This opinion will be unpublished and
may not be cited except as provided by
Minn. Stat. § 480A.08, subd. 3 (2000).
STATE OF MINNESOTA
IN COURT OF APPEALS
State of Minnesota,
Andrew David Lee,
Filed April 16, 2002
Steele County District Court
File No. T0-01-186
Mike Hatch, Attorney General, 525 Park Street, Suit 500, St. Paul, MN 55103; and
Douglas L. Ruth, Steele County Attorney, Dawn Elizabeth Johnson, Assistant County Attorney, 3093 South Cedar, Owatonna, MN 55060 (for respondent)
Andrew David Lee, c/o 2184 Northwest 50th Street, Medford, MN 55049 (appellant pro se)
Considered and decided by Schumacher, Presiding Judge, Toussaint, Chief Judge, and Parker, Judge.
This appeal arises from four consolidated criminal files in which appellant Andrew David Lee was convicted of several offenses, including driving while under the influence, driving after revocation, and leaving the scene of an accident. We have received Lee’s personal brief written without benefit of counsel and attempt to address all identifiable issues. He contends, among other arguments, that the state lacks jurisdiction over him because he is a sovereign person, that the statute revoking his license restricts his constitutional right to travel, and that he was unlawfully seized when the police detained him, administered a breath test, and subsequently arrested him. We affirm.
When initially stopped by the police following one incident, Lee produced a false international driver’s license. He appears to have attempted to renounce his birth certificate and filed papers with the Secretary of State’s office to declare himself a sovereign person. He argues that, as a “sovereign free man,” he is not subject to the jurisdiction of the Minnesota courts. He is in error. Although the people at large are sovereign in this state, under our representative form of government the legislature authorizes the law, the executive carries it out, and the courts have jurisdiction to try civil and criminal matters. The Minnesota Constitution provides that “[t]he district court has original jurisdiction in all civil and criminal cases and shall have appellate jurisdiction as prescribed by law.” Minn. Const. art. VI, § 3. Under Minnesota law, a person may be convicted and sentenced under the laws of this state if that person “[c]ommits an offense in whole or part within this state.” Minn. Stat. § 609.025(1) (2000).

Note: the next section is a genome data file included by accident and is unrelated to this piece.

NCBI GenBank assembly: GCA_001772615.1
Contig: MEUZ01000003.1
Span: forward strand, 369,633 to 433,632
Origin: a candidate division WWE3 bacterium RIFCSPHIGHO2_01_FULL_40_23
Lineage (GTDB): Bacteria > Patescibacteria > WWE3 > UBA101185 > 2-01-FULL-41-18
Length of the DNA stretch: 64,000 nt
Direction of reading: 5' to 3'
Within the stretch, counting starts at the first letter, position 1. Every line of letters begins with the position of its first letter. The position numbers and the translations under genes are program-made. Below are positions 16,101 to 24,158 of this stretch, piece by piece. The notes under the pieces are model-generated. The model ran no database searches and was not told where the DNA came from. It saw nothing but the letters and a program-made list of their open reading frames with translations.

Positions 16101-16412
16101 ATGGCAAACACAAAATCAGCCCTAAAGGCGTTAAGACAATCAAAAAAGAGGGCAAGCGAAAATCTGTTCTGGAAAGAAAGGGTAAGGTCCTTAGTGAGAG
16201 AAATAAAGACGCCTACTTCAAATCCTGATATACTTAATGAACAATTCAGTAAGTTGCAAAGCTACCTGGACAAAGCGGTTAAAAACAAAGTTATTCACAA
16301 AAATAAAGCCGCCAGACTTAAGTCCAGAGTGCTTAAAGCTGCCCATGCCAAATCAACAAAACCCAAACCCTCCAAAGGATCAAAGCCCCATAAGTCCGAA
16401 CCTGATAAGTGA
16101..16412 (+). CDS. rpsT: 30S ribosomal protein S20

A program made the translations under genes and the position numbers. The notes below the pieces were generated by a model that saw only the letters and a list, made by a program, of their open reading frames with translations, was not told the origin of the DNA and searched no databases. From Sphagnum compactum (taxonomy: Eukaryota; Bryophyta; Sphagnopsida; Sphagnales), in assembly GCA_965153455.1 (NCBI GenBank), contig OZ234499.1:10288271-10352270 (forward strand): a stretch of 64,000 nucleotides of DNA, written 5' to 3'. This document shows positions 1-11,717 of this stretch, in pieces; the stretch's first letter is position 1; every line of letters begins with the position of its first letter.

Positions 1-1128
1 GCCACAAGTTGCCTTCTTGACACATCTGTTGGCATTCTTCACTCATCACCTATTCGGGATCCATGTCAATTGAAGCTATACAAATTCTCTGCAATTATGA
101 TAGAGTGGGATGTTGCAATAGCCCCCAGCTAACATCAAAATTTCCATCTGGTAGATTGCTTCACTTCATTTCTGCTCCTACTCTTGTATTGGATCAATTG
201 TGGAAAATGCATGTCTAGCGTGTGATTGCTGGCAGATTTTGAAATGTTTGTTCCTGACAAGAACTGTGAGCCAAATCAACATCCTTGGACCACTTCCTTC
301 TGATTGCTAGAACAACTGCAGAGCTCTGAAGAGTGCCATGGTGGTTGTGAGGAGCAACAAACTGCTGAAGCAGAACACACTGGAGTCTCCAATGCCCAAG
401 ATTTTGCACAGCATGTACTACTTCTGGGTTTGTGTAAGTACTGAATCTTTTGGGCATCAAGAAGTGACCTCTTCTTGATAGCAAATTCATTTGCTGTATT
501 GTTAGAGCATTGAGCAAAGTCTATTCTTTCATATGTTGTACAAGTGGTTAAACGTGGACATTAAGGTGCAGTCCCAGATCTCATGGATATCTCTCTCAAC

Lee’s contention that Minn. Stat. § 171.24 (2000), under which his driver’s license was revoked, unconstitutionally restricts his right to travel, must also fail. The Minnesota Supreme Court has held that permission to operate a motor vehicle on the public roads of this state is “not embraced within the term ‘civil rights’ and is in the nature of a license or privilege.” Anderson v. Comm’r of Highways, 267 Minn. 308, 317, 126 N.W.2d 778, 784 (1964). This license or privilege is subject to regulation by public authority under the police power in the interest of public safety and welfare. Id. Further,a statute does not restrict a person’s right to travel when it merely regulates one mode of transportation. See State v. Cuypers, 559 N.W.2d 435, 437 (Minn. App. 1987) (mandatory insurance law did not implicate right to travel because driving a motor vehicle represented only one of many ways to travel).
Lee further alleges that he was unlawfully seized after a property damage accident when the police asked him to leave his vehicle, subjected him to a breath test, and subsequently arrested him. An investigative seizure is justified if the officer can point to specific and articulable facts which, along with reasonable inferences from those facts, reasonably warrant the intrusion. State v. Barber, 308 Minn. 204, 206, 241 N.W.2d 476, 477 (1976). In this case, after receiving a report of a property damage accident, police officers observed a vehicle in the immediate area moving erratically at a high rate of speed. When police stopped the car, they found Lee in a passenger seat. Investigation at the accident scene revealed that another party had given Lee permission to drive the car suspected in the property damage accident. Lee displayed indicia of intoxication, and after checking his driver’s license the police officers found that it had been revoked. Under these circumstances, the officers had more than the required articulable suspicion to justify Lee’s seizure. The subsequent administration of a preliminary breath test and Lee’s admission that he had consumed alcoholic beverages were sufficient to constitute probable cause for his arrest.
Lee’s further arguments concerning the lack of an enacting clause in the driving after revocation legislation, the applicability of the Uniform Commercial Code, and other issues have been examined and found to be without merit.
* Retired judge of the Minnesota Court of Appeals, serving by appointment pursuant to Minn. Const. art. VI, § 10.